Duke has received a $50 million gift to support the launch of an interdisciplinary collaboration program, the University announced Tuesday.
Bass Connections—originally named Duke IDEAS—is named after its donors, Anne and Robert Bass. The program aims to enhance students’ educational experience by connecting them with other students and faculty for academic and extracurricular programming across a variety of disciplines. After two years of planning, Bass Connections will begin Fall 2013 under the leadership of Susan Roth, vice provost for interdisciplinary studies.
The gift contributes to Duke’s ongoing $3.25 billion capital campaign, Duke Forward. Anne Bass is a co-chair of the campaign and a member of the Board of Trustees. Half of the $50 million gift will be included in a “matching program” to promote others to give additional donations, according to a Duke news release.
The idea for Bass Connections came about when a group of faculty were brainstorming academic initiatives that could include each of Duke’s ten schools, said Andrew Janiak, Creed C. Black associate professor of philosophy, who has been involved with the project since the beginning. He added that his colleagues were looking to create a program that would provide students with skills they could not get just from sitting in a classroom.
“It was a very deep intellectual conversation—well, what’s the point of liberal arts, why do we have majors, what should students know in the 21st century?” Janiak said. “We allowed ourselves to ponder these very big questions.”
The process moved from a theoretical discussion to a feasible reality when the University learned it had received a donation large enough to fund the project, he noted.
Bass Connections participants will join project teams, pair with mentors, research and gain experience in their areas of study both in and outside the classroom through internships and off-campus projects. A potential team could bring together economists and energy experts to create a hub for learning about energy policy, with a coinciding academic plan and extracurricular opportunities, according to the release.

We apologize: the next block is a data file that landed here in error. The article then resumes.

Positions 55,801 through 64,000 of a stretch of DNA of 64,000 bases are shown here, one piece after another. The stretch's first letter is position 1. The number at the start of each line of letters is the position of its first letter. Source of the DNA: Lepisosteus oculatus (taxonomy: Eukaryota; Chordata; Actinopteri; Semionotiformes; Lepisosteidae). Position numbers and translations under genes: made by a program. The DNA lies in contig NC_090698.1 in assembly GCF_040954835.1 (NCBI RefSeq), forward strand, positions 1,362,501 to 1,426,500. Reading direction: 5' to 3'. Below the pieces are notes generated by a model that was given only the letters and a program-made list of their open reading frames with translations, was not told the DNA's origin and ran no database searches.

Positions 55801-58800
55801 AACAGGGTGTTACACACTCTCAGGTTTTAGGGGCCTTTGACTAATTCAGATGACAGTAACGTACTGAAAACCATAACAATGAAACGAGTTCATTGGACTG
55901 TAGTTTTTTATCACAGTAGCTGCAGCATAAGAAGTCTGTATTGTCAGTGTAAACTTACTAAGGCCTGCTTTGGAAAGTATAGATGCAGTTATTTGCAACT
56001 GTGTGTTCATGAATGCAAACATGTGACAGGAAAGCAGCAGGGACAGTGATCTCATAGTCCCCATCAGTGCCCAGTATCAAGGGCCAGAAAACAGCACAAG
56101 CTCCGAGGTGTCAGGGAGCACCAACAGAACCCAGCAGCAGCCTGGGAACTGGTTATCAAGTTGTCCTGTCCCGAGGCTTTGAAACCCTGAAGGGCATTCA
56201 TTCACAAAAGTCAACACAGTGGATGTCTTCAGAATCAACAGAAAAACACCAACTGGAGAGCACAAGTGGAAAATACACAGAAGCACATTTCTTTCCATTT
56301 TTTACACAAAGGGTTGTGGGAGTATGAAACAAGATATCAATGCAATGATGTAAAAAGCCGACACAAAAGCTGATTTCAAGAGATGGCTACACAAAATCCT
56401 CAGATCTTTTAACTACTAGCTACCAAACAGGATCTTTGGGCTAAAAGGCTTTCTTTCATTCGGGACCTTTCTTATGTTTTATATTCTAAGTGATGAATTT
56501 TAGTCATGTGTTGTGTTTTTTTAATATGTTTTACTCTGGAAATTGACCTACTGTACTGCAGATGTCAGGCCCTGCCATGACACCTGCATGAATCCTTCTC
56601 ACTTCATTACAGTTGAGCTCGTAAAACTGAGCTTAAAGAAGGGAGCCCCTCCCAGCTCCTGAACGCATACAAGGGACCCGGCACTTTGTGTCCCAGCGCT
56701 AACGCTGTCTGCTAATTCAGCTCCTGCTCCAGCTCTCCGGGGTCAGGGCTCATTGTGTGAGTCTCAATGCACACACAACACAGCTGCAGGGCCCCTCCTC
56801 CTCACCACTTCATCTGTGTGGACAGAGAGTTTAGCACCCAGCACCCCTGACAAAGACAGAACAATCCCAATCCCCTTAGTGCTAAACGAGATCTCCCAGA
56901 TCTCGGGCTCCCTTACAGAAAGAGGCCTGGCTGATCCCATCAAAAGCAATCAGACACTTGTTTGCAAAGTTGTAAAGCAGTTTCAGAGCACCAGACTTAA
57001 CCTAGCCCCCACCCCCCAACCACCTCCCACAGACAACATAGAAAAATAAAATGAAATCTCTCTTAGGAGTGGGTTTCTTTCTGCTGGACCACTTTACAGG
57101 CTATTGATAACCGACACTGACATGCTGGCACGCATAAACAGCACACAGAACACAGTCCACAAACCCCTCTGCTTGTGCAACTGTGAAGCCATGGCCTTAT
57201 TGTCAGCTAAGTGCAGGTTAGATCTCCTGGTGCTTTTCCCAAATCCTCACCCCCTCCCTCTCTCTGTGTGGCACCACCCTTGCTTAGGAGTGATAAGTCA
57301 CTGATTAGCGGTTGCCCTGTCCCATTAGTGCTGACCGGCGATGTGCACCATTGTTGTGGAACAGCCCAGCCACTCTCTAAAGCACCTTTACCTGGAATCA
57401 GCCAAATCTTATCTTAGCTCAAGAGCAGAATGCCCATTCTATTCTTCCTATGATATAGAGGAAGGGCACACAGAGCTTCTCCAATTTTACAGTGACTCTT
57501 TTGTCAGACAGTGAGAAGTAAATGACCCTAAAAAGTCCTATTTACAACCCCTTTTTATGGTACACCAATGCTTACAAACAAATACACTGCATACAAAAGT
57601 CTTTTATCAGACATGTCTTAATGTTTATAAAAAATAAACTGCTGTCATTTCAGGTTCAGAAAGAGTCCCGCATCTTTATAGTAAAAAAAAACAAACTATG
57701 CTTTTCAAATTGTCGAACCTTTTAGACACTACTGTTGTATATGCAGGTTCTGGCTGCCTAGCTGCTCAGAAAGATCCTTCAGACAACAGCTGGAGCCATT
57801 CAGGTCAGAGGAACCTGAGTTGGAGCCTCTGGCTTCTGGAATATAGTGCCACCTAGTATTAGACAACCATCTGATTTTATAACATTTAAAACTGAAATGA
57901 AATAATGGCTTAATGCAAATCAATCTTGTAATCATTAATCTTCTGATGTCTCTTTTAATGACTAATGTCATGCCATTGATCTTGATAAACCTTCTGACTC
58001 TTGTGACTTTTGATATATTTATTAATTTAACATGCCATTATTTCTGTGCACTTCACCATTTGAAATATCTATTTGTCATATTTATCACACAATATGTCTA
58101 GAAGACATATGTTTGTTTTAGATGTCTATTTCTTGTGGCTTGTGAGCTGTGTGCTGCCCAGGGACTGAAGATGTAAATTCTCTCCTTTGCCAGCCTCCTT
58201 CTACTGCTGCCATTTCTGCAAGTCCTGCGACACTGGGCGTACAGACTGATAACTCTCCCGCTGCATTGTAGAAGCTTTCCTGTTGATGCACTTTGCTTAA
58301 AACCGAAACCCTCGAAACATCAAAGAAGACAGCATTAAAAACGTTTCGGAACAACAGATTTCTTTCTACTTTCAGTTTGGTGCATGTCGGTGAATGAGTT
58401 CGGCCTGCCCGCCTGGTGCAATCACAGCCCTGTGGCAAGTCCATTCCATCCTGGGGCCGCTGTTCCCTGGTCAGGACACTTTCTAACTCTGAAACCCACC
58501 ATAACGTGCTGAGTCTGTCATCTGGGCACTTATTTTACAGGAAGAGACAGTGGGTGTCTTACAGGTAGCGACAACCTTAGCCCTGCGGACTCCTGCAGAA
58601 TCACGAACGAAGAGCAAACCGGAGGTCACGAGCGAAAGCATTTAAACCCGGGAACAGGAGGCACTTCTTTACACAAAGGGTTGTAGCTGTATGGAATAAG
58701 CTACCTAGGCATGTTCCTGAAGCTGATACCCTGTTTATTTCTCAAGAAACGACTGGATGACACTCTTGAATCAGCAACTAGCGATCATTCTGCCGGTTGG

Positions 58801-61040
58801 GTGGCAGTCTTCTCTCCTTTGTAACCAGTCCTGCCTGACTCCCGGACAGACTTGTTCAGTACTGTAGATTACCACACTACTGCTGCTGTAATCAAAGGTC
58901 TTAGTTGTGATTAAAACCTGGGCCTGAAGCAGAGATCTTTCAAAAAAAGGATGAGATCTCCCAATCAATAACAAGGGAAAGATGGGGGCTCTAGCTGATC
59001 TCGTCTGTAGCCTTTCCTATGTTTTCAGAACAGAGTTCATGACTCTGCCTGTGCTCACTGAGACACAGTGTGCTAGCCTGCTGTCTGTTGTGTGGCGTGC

Some students noted that the program will allow students of varying interests to collaborate and communicate their thoughts in innovative ways because it does not focus on one specific area of study.
“It will enable people to learn how to express their ideas and their research and share their knowledge better,” freshman Emma Welch said. “It’s good in the long run because if someone has to lead a business, they’ll need to know how to talk to different kinds of people.”
Provost Peter Lange noted the program’s emphasis on not only educating students for the present but also educating them for their future.
“The new program embodies core educational and strategic principles which have become a central part of Duke’s identity and our commitment to providing an education that prepares students at all levels for success in the 21st century,” Lange wrote in an email Monday.
Janiak said he hopes the uniqueness of the program will separate Duke from its peer institutions and attract prospective applicants.
“I’ve talked to colleagues at several of our peer institutions. I’ve described the program in just a tiny bit of detail and they all say the same thing—that could never happen here,” Janiak said. “We think you basically can’t get this anywhere else.”